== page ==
One retiree described the emotional moment he was reunited with his dog three months after being stolen from his home.
Keith Fetches, 82, was broken when his pet Keedy, a male liver and white spaniel, was stolen from their kennel outside his East Yorkshire farm along with two other dogs on February 12.
The other two spaniels, ages 10 and 15, were found in Wigan and Preston within three days, but young Keedy remained missing.
But Mr Fetches has described his joy at reuniting with the two-year-old dog after the stolen animal was turned over to a veterinarian in Canterbury, Kent, nearly 300 miles from home. Yorkshire Live Report.
Mr. Fetches said with Ms. Liz, 77, that he was “devastated” by the loss of his dogs, which he considers part of his family.
He said, “I lost my son in 1993, and I’ve had dogs all along since then. They took over the family because they lost my son.
“It was a big key – it was heartbreaking to lose her.”
When two dogs came back relatively quickly, Mr. Fetches hoped that Keedy would also be found, but in the past few weeks he had started to lose hope.
He said, “When we got the other two back pretty quickly, we thought well of maybe getting the third back.
“Time started to go by and for the last week or ten days I’ve resigned myself to thinking,” Well, I won’t see him again. “
While police suspected the dog was like the others in Manchester or Lancashire, Keedy had actually ended up in the south of England, where someone had bought him on Facebook.
The new owner was confused by the dog’s strange, melancholy behavior and decided to take him to the vet.
“He couldn’t understand why he wouldn’t eat and do nothing. He would just lie down and pout,” said Fetches.
The Canterbury vet searched Keedy for a microchip and found that the dog had a different owner hundreds of miles away – then Mr Fetches got the call he was hoping for.
He recalls, “To explain, I don’t know – I was crying, I was excited, my stomach was spinning, I couldn’t imagine that it was definitely found, it kind of went so many minutes before I could Gradually pulled myself together and made arrangements to pick him up. “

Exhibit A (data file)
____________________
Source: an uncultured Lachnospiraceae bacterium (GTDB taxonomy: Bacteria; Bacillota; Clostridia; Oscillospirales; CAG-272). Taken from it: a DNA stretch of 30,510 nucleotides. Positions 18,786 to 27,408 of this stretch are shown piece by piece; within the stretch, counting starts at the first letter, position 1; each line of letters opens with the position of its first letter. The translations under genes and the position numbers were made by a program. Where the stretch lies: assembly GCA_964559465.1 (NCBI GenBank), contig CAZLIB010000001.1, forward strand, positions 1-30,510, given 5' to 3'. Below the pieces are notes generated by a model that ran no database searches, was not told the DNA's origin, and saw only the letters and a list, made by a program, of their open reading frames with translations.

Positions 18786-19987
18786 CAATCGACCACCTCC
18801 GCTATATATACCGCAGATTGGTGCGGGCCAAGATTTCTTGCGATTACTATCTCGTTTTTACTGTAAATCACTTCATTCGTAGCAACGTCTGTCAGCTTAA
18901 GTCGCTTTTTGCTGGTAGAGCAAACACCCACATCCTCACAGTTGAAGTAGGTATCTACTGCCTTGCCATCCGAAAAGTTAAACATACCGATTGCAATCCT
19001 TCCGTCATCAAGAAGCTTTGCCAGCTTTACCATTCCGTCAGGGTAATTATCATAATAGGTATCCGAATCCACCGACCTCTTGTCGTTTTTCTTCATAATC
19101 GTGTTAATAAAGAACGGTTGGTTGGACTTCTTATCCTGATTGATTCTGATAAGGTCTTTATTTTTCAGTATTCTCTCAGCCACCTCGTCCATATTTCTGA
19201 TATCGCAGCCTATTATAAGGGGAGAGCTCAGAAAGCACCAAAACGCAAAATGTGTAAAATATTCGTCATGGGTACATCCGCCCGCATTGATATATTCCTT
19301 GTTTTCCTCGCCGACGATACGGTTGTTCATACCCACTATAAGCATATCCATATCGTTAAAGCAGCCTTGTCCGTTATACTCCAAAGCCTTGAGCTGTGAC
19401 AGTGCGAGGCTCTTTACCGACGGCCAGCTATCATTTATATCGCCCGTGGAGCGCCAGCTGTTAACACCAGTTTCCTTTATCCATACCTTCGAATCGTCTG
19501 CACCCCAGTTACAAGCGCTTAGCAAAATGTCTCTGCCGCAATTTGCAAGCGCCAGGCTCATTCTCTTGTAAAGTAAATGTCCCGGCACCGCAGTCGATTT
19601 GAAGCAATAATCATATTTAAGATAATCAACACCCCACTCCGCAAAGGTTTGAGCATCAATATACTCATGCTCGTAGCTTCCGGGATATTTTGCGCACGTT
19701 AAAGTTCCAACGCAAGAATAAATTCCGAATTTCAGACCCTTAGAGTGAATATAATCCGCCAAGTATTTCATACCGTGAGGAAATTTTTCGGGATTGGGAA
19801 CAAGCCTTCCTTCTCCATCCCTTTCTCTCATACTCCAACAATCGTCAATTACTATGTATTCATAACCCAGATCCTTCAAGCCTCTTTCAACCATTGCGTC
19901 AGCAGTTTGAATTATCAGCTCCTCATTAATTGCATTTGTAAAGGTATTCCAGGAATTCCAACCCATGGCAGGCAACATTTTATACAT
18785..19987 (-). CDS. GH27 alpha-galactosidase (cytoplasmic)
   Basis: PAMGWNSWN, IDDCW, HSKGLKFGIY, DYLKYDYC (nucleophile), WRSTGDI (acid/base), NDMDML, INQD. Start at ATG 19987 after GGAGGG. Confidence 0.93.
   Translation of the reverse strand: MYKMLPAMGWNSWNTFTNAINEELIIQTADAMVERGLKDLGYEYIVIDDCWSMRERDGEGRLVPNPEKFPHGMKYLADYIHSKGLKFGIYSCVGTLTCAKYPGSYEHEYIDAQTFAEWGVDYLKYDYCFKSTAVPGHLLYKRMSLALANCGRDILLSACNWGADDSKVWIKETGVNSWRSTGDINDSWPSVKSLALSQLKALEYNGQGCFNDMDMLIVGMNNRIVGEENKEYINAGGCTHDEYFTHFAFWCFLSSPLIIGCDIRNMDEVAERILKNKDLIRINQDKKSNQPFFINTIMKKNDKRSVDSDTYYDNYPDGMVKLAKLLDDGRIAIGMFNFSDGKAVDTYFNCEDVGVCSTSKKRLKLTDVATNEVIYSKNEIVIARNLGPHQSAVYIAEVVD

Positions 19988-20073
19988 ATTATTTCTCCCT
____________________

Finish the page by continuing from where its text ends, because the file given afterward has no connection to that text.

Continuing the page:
When the vet got him through, Mr. Fetches said to Keedy, “Come on, your father has come for you,” and his faithful pet rushed over to him and lay down at his feet.
The vet told Mr. Fetches that they couldn’t believe the change in the dog’s mood from when it arrived to when it arrived at Mr. Fetches’.
Mr Fetches said he was excited to have his family back together, adding, “If I wasn’t that old, I’d jump over the roof!”
He said Keedy is already home and went straight to his kennel when he arrived.
“He’s just a lovely little dog, you know, that’s all I can say about him,” he said.
He installed security cameras around the kennels to protect himself from possible Dognappers and asked the vets to search dogs for microchips, of course.
Dog theft has been a growing concern across the country over the past year.
In March, DogLost, a UK charity that helps victims of dog theft, saw crime rise 170% from 172 dogs reported stolen in 2019 to 465 in 2020.
Theft of a pet is a criminal offense under the Theft Act of 1968, which gives offenders a maximum penalty of seven years in prison.
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According to DogsTrust, five of the UK’s most sought-after breeds rose up to 89% in price during the initial lockdown.
Recent reports suggest that this could lead to an increase in thefts.
Police have recommended that dog owners should avoid leaving their pet unattended in public, changing their routines when walking their dogs, and taking basic safety measures at home such as walking. B. Checking locks on doors and garden gates.